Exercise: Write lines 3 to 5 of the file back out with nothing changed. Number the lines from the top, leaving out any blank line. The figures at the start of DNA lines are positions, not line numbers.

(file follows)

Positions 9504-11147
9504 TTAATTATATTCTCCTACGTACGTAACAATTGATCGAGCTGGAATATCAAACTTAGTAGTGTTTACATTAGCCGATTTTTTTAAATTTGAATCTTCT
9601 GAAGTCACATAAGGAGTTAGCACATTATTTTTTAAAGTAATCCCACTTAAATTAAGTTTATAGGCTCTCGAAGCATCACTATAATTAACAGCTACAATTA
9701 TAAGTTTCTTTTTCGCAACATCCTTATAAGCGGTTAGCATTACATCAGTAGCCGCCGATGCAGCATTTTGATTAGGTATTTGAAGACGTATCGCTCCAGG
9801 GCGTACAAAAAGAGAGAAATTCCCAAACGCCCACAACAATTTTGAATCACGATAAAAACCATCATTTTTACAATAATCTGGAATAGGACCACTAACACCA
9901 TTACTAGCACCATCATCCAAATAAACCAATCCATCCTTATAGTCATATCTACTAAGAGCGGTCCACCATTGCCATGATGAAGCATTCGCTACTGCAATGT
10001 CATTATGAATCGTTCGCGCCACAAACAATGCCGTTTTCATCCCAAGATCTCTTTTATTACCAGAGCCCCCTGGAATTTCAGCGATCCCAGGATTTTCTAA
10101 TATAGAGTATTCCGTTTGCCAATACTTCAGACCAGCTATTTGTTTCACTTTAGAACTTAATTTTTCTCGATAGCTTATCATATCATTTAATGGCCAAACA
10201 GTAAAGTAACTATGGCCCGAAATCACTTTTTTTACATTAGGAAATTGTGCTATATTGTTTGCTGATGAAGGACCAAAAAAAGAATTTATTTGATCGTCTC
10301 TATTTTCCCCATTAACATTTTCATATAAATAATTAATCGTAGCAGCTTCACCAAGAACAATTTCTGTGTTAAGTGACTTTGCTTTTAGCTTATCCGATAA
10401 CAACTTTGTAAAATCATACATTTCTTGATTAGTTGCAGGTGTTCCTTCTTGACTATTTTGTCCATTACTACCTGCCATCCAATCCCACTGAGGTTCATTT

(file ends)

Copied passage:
9601 GAAGTCACATAAGGAGTTAGCACATTATTTTTTAAAGTAATCCCACTTAAATTAAGTTTATAGGCTCTCGAAGCATCACTATAATTAACAGCTACAATTA
9701 TAAGTTTCTTTTTCGCAACATCCTTATAAGCGGTTAGCATTACATCAGTAGCCGCCGATGCAGCATTTTGATTAGGTATTTGAAGACGTATCGCTCCAGG
9801 GCGTACAAAAAGAGAGAAATTCCCAAACGCCCACAACAATTTTGAATCACGATAAAAACCATCATTTTTACAATAATCTGGAATAGGACCACTAACACCA